The nanochannel-based genome mapping technology, commercialized as the “Irys” platform, automatically images fluorescently labeled DNA molecules in a massively parallel nanochannel array, and was introduced as an advanced technology  compared to other restriction mapping methods because of high-throughput data collection and its robust and highly uniform linearization of DNA in nanochannels. This technology has previously been described and used to map the 4.7-Mb highly variable human major histocompatibility complex (MHC) region , as well as for de novo assembly of a 2.1-Mb region in the highly complex Aegilops tauschii genome , lending great promise for use in complete genome sequence analysis. Here, we apply this rapid and high-throughput genome mapping method to discern genome wide SVs, as well as explore complex regions based on the YH (first Asian genome)  cell line. The workflow for mapping a human genome on Irys requires no library construction; instead, whole genomic DNA is labeled, stained and directly loaded into nanochannels for imaging. With the current throughput, one can collect enough data for de novo assembly of a human genome in less than three days. Additionally, comprehensive SV detection can be accomplished with genome mapping alone, without the addition of orthogonal technologies or multiple library preparations. Utilizing genome mapping, we identified 725 SVs including insertions/deletions, inversions, as well as SVs involved in N-base gap regions that are difficult to assess by current methods. For 50% of these SVs, we detected a signal of variation by re-sequencing and an additional 10% by fosmid sequence-based de novo assembly whereas the remainder had no signal by sequencing, hinting at the intractability of detection by sequencing. Detailed analyses showed most of the undetected SVs (80%, 213 out of 270) could be found overlapped in the Database of Genomic Variant (DGV) database indicating their reliability. Genome mapping also provides valuable haplotype information on complex regions, such as MHC, killer cell Immunoglobulin-like receptor (KIR), T cell receptor alpha/beta (TRA/TRB) and immunoglobulin light/heavy locus (IGH/IGL), which can help determine these hyper-variable regions’ sequences and downstream functional analyses. In addition, with long molecule labeling patterns, we were able to accurately map the exogenous virus’ sequence that integrated into the human genome, which is useful for the study of the mechanism of how virus sequence integration leads to serious diseases like cancer.
High-molecular weight DNA was extracted from the YH cell line, and high-quality DNA was labeled and run on the Irys system. After excluding DNA molecules smaller than 100 kb for analysis, we obtained 303 Gb of data giving 95× depth for the YH genome (Table 1). For subsequent analyses, only molecules larger than 150 kb (223 Gb, ~70X) were used. De novo assembly resulted in a set of consensus maps with an N50 of 1.03 Mb. We performed “stitching” of neighboring genome maps that were fragmented by fragile sites associated with nick sites immediately adjacent to each other. After fragile site stitching, the N50 improved to 2.87 Mb, and the assembly covered 93.0% of the non-N base portion of the human genome reference assembly hg19. Structural variation was classified as a significant discrepancy between the consensus maps and the hg19 in silico map. Further analyses were performed for highly repetitive regions, complex regions and Epstein-Barr virus (EBV) integration. Supporting data is available from the GigaScience database, GigaDB [34–36].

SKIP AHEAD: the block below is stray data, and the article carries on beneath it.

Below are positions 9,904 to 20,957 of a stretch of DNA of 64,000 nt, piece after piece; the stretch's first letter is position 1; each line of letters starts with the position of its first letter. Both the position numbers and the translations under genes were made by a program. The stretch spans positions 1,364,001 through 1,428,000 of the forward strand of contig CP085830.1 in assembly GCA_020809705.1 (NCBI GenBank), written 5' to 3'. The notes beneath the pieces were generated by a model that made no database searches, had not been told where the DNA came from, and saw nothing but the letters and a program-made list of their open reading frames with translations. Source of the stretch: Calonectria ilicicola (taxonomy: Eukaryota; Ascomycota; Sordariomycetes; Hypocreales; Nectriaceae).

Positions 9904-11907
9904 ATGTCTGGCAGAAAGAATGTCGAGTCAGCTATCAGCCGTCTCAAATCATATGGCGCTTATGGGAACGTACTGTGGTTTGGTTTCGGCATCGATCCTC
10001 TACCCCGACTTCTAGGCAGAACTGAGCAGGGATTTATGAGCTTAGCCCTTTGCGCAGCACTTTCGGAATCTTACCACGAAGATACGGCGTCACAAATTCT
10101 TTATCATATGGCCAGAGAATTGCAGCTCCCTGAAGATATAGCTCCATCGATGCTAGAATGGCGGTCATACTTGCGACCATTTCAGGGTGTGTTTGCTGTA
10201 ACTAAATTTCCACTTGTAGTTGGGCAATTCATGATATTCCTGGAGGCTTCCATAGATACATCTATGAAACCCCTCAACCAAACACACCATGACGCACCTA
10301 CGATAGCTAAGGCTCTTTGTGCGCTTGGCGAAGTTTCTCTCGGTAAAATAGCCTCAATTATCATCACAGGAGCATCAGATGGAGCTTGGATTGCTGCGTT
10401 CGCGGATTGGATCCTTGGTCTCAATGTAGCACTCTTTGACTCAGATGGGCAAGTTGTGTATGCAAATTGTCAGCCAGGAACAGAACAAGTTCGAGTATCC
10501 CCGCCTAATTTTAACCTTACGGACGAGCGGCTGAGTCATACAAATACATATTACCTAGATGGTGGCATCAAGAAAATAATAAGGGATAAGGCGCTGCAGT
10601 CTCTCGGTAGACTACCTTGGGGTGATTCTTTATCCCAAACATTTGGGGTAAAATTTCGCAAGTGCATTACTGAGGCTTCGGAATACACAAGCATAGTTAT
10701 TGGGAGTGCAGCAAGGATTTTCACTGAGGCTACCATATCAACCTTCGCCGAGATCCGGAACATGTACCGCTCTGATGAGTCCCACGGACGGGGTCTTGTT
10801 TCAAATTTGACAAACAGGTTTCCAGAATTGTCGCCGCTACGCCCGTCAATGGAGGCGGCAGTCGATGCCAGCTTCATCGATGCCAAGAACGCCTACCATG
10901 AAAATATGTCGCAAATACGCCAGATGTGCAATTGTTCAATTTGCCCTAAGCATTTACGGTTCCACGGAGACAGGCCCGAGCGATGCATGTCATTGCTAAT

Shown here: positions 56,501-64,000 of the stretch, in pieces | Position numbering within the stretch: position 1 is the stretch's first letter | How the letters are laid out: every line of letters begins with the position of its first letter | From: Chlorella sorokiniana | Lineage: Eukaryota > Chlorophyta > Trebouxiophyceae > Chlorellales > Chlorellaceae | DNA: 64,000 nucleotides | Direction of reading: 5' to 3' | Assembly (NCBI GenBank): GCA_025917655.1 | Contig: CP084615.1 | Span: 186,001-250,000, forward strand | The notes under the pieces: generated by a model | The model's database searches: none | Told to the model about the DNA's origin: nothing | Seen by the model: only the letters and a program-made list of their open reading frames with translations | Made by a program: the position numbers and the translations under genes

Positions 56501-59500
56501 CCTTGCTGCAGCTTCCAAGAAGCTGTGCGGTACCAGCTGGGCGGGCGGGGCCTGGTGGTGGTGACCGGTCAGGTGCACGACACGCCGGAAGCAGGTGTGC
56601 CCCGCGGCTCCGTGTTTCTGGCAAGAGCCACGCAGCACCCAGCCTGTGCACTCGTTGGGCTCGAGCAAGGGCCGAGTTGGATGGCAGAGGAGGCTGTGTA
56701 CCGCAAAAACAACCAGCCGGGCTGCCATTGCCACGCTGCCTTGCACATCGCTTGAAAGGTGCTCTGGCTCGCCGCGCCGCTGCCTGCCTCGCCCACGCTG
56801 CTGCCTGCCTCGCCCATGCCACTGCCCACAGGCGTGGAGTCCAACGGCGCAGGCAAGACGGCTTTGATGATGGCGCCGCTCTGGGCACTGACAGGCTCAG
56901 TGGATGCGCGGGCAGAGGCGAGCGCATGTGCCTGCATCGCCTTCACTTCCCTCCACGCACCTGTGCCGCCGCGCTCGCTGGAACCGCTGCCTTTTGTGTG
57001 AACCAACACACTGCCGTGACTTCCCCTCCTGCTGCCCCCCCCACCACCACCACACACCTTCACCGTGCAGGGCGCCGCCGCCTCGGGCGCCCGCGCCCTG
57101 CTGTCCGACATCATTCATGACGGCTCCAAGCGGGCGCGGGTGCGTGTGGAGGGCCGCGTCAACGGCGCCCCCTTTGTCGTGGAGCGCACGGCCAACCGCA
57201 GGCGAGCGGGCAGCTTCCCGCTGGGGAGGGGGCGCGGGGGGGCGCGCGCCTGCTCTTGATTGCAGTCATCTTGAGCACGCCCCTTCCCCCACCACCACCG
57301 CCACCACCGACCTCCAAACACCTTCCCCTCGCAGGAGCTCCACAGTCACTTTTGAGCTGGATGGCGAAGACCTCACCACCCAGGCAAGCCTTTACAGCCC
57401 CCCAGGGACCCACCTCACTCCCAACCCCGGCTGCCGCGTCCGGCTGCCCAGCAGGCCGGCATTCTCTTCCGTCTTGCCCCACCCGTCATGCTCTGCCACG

Generation of single-molecule sequence motif maps
Genome maps were generated for the YH cell line by purifying high-molecular weight DNA in a gel plug and labeling at single-strand nicks created by the Nt.BspQI nicking endonuclease. Molecules were then linearized in nanochannel arrays etched in silicon wafers for imaging [31, 32]. From these images, a set of label locations on each DNA molecule defined an individual single-molecule map. Single molecules have, on average, one label every 9 kb and were up to 1 Mb in length. A total of 932,855 molecules larger than 150 kb were collected for a total length of 223 Gb (~70-fold average depth) (Table 1). Molecules can be aligned to a reference to estimate the error rates in the single molecules. Here, we estimated the missing label rate is 10%, and the extra label rate is 17%. Most of the error associated with these reference differences are averaged out in the consensus de novo assembly. Distinct genetic features intractable to sequencing technologies, such as long arrays of tandem repeats were observed in the raw single molecules (Additional file 1: Figure S1).
De novo assembly of genome maps from single-molecule data